Traveling with coolers

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Traveling with coolers

Postby esbynum » Tue Jul 28, 2015 10:36 am

Has anyone bought a cooler at Wal-Mart in Anchorage lately? I was curious how expensive they were. I found them for $24.99 in the lower 48 and wondered if I should just get one and use it as one of my checked bags before coming up to do some shopping. Also this is for a 60qt igloo cooler. Is that the size most people buy?

And for those that have traveled with them, how do you secure them? Duck tape? Or is there a better way?

Or is the cheaper option just to travel with a Rubbermaid tote full of meat/frozen veggies?
Thanks
EB
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Re: Traveling with coolers

Postby jamieburgess » Tue Jul 28, 2015 11:27 am

I bought my Igloo cube at the Wal-Mart in Anchorage - it was on sale for $30. It's a 50 quart cooler. The challenge is that if you're going to fly with the cooler, you have to keep it under the 50lb. weight limit. The cooler itself weighed around 15 lbs, and meat/dairy products are pretty heavy. I could not fill the cooler and keep it under the weight limit - I ended up bringing some of my cold-cut meats in my carry-on bag (necessitating an extra search courtesy of TSA going through Anchorage airport security).

I duct-taped the cooler shut and there were absolutely no problems at all. Having a wheeled cooler is very handy especially if you're also bringing other luggage - it's amazing how heavy 50 lbs is if you have to hand-carry it everywhere.
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Re: Traveling with coolers

Postby esbynum » Tue Jul 28, 2015 12:45 pm

Or maybe a better option this time is a freezer bag. I can mail out some of my clothes and then put this in my checked baggage.

Image

This is available on Amazon for less than $13. Anyone know if the local Wal-Mart has something comparable? It holds 45 cans.
http://www.amazon.com/Arctic-Zone-Blend ... 1253555011
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Re: Traveling with coolers

Postby Bushteachers » Tue Jul 28, 2015 2:05 pm

I've used the igloo cube once. Most coolers are to heavy IMO. We now just use Rubbermaid totes. I can carry ten more pounds of meat or veggies. We also mail our cheese and butter.
Another option is getting a fish box in town. Those boxes are super light and very well insulated. We bought two this year for future trips to town. I did place frozen veggies in one this summer. Did fine, but so did the totes. Most bush airlines will keep stuff froz n so a tote is fine.
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Re: Traveling with coolers

Postby marymatt718 » Wed Jul 29, 2015 6:24 pm

Definitely look at the fish boxes. They are super cheap, really light, and nicely insulated. You can find them in the sports supply section at Walmart. I have used mine more than once, and will continue to use them until the Styrofoam liner falls apart. These are the cardboard boxes, lined with Styrofoam, that sport-fishing tourists use to take their catch home to the lower 48, so they will easily keep your stuff frozen until you get to your village. The size is acceptable on the airlines, since that's what they were created for, so there's one worry you can check off the list.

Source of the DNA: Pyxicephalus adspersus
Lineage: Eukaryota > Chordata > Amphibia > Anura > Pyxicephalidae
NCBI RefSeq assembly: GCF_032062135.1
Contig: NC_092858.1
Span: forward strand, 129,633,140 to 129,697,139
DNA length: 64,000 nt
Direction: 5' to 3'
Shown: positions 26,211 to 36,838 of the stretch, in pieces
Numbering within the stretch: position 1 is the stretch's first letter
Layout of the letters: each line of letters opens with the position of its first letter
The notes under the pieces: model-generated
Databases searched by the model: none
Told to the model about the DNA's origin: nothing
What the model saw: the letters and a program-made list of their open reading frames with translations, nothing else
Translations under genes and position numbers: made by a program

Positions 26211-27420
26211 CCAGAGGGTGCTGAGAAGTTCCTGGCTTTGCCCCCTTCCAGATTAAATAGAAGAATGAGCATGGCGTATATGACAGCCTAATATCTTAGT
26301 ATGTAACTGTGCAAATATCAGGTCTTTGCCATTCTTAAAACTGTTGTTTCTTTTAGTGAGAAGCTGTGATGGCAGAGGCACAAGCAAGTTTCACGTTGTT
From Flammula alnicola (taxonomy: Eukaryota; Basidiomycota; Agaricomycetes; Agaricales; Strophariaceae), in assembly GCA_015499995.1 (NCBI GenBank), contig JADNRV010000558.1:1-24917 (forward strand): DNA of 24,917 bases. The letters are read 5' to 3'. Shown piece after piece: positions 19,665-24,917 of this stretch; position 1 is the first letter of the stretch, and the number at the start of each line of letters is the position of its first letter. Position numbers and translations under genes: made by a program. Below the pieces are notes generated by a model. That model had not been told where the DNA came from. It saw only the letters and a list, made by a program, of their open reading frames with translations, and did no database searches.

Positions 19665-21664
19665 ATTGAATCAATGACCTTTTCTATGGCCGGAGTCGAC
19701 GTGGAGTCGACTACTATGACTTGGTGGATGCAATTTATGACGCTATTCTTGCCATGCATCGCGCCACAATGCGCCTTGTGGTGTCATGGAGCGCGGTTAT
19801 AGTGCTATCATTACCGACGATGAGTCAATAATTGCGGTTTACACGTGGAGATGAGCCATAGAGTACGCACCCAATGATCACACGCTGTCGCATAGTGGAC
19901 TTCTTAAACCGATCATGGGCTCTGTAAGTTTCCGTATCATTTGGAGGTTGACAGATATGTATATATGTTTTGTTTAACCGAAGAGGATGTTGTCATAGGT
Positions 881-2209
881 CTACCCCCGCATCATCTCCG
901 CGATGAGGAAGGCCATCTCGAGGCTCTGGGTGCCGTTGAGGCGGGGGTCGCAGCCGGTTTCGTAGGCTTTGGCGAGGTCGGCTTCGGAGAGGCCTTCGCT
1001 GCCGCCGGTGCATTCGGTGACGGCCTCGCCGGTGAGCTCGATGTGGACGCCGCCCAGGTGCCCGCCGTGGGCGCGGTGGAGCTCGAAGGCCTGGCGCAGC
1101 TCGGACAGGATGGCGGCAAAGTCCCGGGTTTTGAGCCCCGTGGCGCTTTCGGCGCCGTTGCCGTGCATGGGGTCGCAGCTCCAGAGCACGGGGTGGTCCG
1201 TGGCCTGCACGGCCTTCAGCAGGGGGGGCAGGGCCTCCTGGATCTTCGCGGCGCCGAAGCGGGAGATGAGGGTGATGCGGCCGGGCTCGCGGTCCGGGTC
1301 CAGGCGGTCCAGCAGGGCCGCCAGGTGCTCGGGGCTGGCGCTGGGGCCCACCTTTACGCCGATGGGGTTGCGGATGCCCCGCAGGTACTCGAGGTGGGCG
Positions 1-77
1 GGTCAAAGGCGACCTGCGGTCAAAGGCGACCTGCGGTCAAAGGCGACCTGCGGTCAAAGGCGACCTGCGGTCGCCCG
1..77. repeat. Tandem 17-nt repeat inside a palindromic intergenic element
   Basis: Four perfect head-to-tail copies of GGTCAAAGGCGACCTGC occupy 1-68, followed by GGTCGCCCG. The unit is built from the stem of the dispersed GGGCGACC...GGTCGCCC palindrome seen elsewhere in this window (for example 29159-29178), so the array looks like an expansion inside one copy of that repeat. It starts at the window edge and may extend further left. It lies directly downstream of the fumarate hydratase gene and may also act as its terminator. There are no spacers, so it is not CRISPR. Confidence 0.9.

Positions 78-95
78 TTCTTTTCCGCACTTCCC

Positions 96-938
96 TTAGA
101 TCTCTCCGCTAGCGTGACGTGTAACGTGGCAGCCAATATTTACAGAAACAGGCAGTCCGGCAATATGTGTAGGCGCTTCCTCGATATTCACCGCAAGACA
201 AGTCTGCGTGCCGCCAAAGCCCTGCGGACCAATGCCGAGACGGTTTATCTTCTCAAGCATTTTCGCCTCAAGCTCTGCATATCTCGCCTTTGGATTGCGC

I do know teachers going to other villages, who are able to get to their village straight from Anchorage on one flight, who have used totes and had really good luck with them. My trip to my village, however, usually has a 4-5 hour layover in a bush service terminal for the last leg of my trip, and if there is a weather delay that makes that layover longer, I would be in trouble with a tote. If I could use the totes, I would, but, for my trip out, which has taken anywhere from 7 hours in good weather to 12 hours in not so good weather, I can't take the chance.
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Re: Traveling with coolers

Postby esbynum » Wed Jul 29, 2015 6:33 pm

Thanks. Will definitely look for the fish boxes when in Anchorage.
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Re: Traveling with coolers

Postby Bushteachers » Thu Jul 30, 2015 12:56 am

marymatt718 wrote:Definitely look at the fish boxes. They are super cheap, really light, and nicely insulated. You can find them in the sports supply section at Walmart. I have used mine more than once, and will continue to use them until the Styrofoam liner falls apart. These are the cardboard boxes, lined with Styrofoam, that sport-fishing tourists use to take their catch home to the lower 48, so they will easily keep your stuff frozen until you get to your village. The size is acceptable on the airlines, since that's what they were created for, so there's one worry you can check off the list.

I do know teachers going to other villages, who are able to get to their village straight from Anchorage on one flight, who have used totes and had really good luck with them. My trip to my village, however, usually has a 4-5 hour layover in a bush service terminal for the last leg of my trip, and if there is a weather delay that makes that layover longer, I would be in trouble with a tote. If I could use the totes, I would, but, for my trip out, which has taken anywhere from 7 hours in good weather to 12 hours in not so good weather, I can't take the chance.


Does Pen Air or Alaska not have coolers in Dillingham?
I know I was stranded once in Aniak for about five hours and Ravn kept my totes frozen.
Of course I now live in Dillingham, so I shouldn't have to worry about thawing meat now. I will say that I love those boxes. They weigh nothing.
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